Client Skin Tone
- The traditional concepts of colour theory in the beauty industry, such as makeup application, are very different when applied to cosmetic tattooing, as the clients skin tone will heal and blend with the pigment implanted into the skin over time.
- One of the most complex factors is the changing skin tones of a client over the seasons. Skin tone can be affected by a variety of factors, such as skin conditions/diseases (for example Albinism: a disorder characterised by little or no melanin production in the skin, Vitiligo: a disorder that affects the loss of skin colour in blotches on the skin) genetic makeup, environmental factors and nutrition.
- Each client will have their own unique skin compositions and complexions, and this must be considered when choosing a technique for the CT procedure.
- One of the most important components of the skin that relates to the complexion is melanin. This pigment in the skin is a large factor when determining skin colour and its variations and ratios in the skin are different in ratio in every individual.
- The ratio of melanin also contributes to a person’s hair and eye colour.
- Melanin behaves differently in everyone and are produced in specialised cells that are called melanocytes.
- The higher the ratio of melanin in the skin results in a darker complexion, the lower the ratio of melanin the lighter the skin tone. Humans commonly change the ratio of the melanin in their skin by tanning, as the skin stimulates the production of melanin thereby protecting the skin again excessive UV exposure. This environmental and seasonal factor needs to always be taken into consideration when selecting an appropriate pigment colour.
- The skin’s outertone/overtone can change over time, however the undertone of the skin will always remain the same. Undertones are the colours beneath the surface of the skin, the overtone of the skin is what we see with the human eye.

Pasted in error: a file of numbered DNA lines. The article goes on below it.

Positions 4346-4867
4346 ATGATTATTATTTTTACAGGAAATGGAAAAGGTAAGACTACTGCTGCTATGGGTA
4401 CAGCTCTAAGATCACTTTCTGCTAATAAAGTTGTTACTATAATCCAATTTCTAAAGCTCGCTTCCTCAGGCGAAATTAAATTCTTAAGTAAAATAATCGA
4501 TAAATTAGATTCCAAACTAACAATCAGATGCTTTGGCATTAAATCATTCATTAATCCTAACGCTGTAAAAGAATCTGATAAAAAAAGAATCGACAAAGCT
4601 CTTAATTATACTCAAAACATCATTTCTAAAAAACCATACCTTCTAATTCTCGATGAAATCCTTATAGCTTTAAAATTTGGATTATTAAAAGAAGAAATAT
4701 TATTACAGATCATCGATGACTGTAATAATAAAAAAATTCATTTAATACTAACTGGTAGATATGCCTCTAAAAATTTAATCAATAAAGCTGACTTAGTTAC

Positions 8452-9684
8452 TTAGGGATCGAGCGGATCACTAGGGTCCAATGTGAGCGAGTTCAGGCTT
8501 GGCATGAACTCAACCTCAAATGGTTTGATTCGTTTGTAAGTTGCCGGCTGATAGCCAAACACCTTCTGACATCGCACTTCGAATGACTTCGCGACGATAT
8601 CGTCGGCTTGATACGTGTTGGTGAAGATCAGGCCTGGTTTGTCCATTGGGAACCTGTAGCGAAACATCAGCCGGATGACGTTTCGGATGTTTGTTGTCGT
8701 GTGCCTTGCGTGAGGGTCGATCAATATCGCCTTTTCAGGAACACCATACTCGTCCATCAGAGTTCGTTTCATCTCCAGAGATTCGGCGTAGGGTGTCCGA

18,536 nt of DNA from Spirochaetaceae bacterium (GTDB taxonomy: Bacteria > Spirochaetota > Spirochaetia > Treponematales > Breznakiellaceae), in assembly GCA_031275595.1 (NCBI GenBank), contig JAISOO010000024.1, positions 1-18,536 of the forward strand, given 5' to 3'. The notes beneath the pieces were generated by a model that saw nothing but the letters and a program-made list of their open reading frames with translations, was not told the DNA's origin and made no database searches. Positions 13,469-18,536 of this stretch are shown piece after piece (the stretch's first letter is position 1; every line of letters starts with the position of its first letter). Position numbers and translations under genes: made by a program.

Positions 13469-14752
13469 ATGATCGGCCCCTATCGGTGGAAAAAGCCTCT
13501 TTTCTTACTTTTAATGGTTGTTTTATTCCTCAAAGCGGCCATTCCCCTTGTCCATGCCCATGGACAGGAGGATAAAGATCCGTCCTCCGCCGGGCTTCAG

- Determining your client’s skin outer and undertones will directly affect the healed results of your client’s cosmetic tattoo procedure.
Skin Outer tone
The human skin comes in a variety of skin tones, not one being a true white, black, red or yellow skin as melanin within the epidermis add these hues to the cells. It is the melanin in the outertone of the skin that has the largest influence on the outcome of a cosmetic tattoo procedure rather than the undertone. A client’s individual skin outertone will add colour to the healed result of the tattoo from above the implanted pigment.
The dermis is under the top epidermis layer of the skin, and the amount of melanin in this area determines a person’s skin undertone.
- Lower levels of melatonin = veins appear blue, cooler complexion
- Higher levels melatonin = veins appear green, warmer complexion
- Another important factor affecting the healed outcome of a healed tattoo in relation to the influence of a client’s skin undertone, is the saturation of pigment implanted into the skin ie ombre brow = high saturation of pigment / microblading = lower saturation of pigment implanted into the skin.
The three main categories of skin undertone are:
Base tone of skin is –
Warm – green, peach, sallow, yellow or gold
Cool – blue, pink or red (a ruddy complexion)
Neutral – A mixture of both warm and cool hues where it is difficult to choose either cool or warm, or if the undertone of the skin is the same colour as the client’s actual skin tone. To explain this more in depth, some client’s that have an olive complexion may have an ash/grey undertone. This is defined as a neutral warm undertone.
Many people have the same skin outertones but different undertones. A common misconception is that a client with a fair skin tone cannot have a warm undertone, or that a dark-skinned client can’t have a cool undertone. This is why it is very important to determine your client’s true undertones, rather than relying on you’re the client’s skin complexion.